Since stress is an activation of our “fight or flight” or sympathetic activity, it is important to balance that with our “rest and digest” or parasympathetic activity. I’ve heard many people say they exercise for stress relief. While consistent exercise is a critical component to overall health and improving your body’s capability of coping with stress, it is yet another activiation of your sympathetic system. In fact, competitive athletes consider recovery a valuable part of their training. They understand the need for rest and relaxation to allow their body to recover from the stress it is put under during exercise and intense training.
So while we are unlikely to find a way to live in our world and eliminate all the sources of stress in our life, we can learn to increase our parasympathetic activity to balance that. Here is the key: take 30 minutes a day to engage in some activity that allows your mind to go into a state of relaxation. Choose activities that help you get quiet, restful and worry-free parasympathetic activiation. Every person’s activity might be different. One person could achieve that state by taking a bath each evening to relax but another might take a bath and allow their mind to spin with worries the whole time- that doesn’t count! The key is to do what allows your mind and body to relax for 30 minutes each and every day.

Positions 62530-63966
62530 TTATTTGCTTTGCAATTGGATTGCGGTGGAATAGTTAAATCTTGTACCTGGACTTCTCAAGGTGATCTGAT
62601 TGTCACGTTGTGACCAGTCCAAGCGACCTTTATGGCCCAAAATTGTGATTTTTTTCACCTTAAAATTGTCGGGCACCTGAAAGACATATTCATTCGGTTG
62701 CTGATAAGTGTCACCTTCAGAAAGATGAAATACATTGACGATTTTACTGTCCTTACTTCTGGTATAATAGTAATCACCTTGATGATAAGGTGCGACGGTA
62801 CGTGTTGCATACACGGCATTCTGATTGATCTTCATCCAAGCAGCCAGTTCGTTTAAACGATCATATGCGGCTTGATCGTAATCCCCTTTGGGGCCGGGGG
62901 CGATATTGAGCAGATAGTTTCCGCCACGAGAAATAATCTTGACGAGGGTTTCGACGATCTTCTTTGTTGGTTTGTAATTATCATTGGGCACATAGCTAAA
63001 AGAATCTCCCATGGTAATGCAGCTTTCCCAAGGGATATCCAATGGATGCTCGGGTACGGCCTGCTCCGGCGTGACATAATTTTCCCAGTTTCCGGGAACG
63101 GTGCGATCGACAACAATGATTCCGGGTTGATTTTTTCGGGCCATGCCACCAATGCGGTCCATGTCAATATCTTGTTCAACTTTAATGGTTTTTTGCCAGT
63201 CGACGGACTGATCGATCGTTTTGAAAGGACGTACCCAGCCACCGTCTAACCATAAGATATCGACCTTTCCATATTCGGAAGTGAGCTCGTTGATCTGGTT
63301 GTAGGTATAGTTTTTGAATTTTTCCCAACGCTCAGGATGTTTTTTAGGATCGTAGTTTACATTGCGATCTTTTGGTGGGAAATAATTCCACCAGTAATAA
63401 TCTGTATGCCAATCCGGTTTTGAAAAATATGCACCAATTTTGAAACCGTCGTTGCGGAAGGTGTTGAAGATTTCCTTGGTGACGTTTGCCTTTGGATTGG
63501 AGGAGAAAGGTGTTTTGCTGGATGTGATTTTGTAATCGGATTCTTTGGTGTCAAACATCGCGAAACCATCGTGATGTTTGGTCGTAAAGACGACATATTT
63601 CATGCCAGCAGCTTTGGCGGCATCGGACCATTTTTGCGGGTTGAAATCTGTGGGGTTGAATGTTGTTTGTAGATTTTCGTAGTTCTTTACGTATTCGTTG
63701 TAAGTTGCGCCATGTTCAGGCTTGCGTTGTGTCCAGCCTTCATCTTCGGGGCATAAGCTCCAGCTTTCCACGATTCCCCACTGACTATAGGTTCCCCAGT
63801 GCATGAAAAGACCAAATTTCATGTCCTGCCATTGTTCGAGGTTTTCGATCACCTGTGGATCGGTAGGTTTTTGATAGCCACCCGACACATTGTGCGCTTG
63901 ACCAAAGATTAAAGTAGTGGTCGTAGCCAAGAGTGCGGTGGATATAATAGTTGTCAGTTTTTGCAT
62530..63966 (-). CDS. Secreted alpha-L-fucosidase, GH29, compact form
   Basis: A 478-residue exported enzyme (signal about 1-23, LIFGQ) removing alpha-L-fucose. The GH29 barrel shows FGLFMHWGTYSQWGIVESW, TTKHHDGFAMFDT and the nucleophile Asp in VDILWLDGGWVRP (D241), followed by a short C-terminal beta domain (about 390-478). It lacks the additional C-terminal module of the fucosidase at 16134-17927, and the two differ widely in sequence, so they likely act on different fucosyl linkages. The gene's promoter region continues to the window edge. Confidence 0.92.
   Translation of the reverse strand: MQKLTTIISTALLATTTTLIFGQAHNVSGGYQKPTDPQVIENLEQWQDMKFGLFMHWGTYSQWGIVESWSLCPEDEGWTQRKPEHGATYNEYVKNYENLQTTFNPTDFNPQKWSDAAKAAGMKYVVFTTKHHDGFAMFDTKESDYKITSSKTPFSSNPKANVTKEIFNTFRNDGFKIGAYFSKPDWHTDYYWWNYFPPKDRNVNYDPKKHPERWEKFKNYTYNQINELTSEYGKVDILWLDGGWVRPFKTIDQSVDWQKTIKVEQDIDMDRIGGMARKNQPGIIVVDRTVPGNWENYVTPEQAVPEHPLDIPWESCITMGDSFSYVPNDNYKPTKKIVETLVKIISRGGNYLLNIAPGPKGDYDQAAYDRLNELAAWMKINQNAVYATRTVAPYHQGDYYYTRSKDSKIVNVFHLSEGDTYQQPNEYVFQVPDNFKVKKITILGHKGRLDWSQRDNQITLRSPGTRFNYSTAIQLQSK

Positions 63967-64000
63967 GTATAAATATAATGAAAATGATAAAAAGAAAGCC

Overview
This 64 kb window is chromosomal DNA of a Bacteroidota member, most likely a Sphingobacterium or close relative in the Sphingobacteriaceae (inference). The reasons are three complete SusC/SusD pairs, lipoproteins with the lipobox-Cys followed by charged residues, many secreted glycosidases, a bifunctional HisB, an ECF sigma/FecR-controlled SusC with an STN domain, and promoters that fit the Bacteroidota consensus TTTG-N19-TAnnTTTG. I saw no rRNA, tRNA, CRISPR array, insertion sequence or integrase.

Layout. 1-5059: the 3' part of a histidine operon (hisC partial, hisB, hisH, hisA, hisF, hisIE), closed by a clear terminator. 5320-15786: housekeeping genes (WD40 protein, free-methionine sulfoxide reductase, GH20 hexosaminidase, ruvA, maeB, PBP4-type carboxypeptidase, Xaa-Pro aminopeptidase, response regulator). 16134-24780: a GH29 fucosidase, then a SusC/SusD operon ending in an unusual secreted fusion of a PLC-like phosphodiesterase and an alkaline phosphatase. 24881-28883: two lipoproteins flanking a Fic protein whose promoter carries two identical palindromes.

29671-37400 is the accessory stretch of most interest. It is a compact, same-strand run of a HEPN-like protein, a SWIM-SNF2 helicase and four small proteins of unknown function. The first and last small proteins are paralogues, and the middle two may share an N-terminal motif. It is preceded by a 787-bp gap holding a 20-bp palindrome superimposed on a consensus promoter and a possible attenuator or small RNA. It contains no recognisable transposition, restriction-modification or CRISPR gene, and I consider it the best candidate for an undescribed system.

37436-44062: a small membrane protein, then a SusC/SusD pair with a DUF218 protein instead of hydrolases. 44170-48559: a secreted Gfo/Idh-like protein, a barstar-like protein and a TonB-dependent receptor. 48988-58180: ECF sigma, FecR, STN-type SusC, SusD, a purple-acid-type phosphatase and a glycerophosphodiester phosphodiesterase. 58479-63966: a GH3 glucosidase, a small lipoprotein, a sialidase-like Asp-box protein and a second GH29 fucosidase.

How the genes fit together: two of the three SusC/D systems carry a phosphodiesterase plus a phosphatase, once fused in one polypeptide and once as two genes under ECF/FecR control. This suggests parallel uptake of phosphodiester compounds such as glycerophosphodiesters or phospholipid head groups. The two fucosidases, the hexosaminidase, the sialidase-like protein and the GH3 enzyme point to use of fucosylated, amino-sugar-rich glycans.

Here’s a list of activities that might work for you:
Yoga or Pilates
Reading in a quiet spot
Listening to soothing music
Taking a bath
When you do this and have actually relaxed, you may notice tension in your neck, shoulder and back release. You might experience a decrease in your heart rate and blood pressure and a sense of calmness. If you do your activity before bed, you will probably be able to fall asleep faster and achieve a better night’s sleep.
Does it sound too simple? It’s obviously not that easy to do because how many of us get 30 minutes a day of a truly relaxed state of mind. But remember all those effects of stress on your body and health- it’s important to allow your body to recover! This is the best way to get control of stress- start today, make it a habit!
Brooke Uptagrafft, MD
Dr. Brooke is a family medicine doctor.